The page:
On January 13, 2022, the United States Supreme Court issued its opinion on the application for stay filed in National Federal of Independent Business v. Department of Labor. In that opinion, a six-member majority of the Court ruled that the Occupational Safety and Health Administration (OSHA) had exceeded its authority in issuing an emergency technical standard requiring the vaccination of employees of larger employers.
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Labor & Employment Compliance in 2022
A few things employers should consider as the New Year approaches
As a new year approaches, one thing many have in common is wondering about what lies ahead. Here are just a few things employers should be considering. The overarching theme? Compliance.
Every year, laws change. For employers, these changes flag new compliance issues. This year, perhaps more than any in recent history, this exercise is more critical. Congress is primed to enact new laws in the pending infrastructure package which has, in part, set this in motion. The Biden Administration and the President’s appointments to various agencies have also dramatically made this concern even more important. These changes will require employers to review how they have been operating over the years, and how these statutory and other legal developments will require them to alter their practices going forward. This article highlights a few of these items.…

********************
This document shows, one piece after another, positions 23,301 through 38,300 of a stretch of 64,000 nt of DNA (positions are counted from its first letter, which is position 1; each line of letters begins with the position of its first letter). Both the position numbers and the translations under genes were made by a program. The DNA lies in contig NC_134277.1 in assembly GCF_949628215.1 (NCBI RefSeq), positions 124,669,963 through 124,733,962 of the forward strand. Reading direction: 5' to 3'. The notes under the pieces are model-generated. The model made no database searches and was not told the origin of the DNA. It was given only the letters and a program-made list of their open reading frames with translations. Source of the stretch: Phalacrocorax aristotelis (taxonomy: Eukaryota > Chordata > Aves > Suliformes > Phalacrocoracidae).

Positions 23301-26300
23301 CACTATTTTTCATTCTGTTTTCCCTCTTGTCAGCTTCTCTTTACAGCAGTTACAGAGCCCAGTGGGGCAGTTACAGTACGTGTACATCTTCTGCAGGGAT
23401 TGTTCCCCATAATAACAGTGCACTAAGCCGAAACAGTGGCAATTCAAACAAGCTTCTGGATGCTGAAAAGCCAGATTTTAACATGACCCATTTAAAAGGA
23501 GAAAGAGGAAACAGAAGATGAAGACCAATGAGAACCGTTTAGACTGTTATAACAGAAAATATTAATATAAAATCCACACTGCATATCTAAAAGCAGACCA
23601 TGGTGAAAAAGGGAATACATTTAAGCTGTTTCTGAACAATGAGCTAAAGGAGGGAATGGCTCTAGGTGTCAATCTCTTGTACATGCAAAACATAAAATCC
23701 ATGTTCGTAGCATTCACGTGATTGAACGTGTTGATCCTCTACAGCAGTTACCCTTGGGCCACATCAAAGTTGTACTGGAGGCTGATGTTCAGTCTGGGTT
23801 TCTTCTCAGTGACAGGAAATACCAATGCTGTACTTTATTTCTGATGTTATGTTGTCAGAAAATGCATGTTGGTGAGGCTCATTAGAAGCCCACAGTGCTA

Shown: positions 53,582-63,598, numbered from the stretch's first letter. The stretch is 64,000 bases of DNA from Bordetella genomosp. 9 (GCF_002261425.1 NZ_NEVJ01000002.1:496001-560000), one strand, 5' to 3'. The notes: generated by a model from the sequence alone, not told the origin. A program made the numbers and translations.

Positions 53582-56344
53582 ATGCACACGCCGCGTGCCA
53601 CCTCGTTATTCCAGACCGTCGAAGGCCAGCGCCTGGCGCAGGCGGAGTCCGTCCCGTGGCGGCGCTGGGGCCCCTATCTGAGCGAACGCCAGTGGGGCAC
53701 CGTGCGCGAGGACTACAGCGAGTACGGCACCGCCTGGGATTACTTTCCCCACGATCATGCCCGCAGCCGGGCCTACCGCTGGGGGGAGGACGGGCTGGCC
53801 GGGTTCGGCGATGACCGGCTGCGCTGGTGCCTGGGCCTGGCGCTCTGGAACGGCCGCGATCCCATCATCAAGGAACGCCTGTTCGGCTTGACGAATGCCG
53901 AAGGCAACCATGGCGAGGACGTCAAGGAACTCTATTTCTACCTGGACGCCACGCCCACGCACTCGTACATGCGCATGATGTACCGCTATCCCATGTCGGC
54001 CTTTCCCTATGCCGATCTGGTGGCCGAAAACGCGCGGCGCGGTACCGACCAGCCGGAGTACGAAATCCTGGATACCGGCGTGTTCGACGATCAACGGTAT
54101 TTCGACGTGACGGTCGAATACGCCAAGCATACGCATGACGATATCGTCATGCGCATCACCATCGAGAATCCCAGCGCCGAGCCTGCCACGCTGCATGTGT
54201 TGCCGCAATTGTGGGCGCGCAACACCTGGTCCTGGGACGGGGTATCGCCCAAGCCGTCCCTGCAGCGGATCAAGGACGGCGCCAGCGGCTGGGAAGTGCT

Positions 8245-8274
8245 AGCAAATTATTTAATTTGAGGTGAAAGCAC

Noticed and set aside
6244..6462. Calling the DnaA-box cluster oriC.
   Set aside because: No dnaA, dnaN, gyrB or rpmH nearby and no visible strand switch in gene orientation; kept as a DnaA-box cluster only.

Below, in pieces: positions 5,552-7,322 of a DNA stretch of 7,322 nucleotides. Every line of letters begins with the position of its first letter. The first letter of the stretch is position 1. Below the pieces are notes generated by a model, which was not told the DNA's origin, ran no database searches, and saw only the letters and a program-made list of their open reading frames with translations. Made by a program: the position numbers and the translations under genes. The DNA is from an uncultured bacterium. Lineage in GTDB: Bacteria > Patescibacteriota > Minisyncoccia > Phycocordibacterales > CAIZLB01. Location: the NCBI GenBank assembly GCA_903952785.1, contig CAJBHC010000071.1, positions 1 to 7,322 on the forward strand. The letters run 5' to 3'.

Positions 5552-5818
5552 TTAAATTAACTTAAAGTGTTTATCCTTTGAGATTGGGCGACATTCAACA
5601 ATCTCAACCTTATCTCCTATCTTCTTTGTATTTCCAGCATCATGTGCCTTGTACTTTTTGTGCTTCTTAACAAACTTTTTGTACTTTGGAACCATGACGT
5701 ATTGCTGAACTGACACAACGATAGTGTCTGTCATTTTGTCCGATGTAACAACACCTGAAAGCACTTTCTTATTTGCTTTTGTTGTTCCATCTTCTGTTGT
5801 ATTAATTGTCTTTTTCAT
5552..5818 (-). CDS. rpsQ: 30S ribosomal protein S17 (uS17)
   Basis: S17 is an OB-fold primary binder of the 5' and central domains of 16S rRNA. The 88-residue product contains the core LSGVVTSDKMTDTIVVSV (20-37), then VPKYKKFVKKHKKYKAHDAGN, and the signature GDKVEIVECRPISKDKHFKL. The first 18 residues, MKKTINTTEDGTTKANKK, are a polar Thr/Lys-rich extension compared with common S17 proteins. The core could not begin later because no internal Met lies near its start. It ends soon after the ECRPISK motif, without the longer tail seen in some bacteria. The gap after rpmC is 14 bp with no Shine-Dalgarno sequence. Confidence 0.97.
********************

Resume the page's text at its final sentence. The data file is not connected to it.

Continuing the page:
To Vax or Not to Vax: No Longer a Question for Larger Private Employers Under Biden’s Vaccine Mandate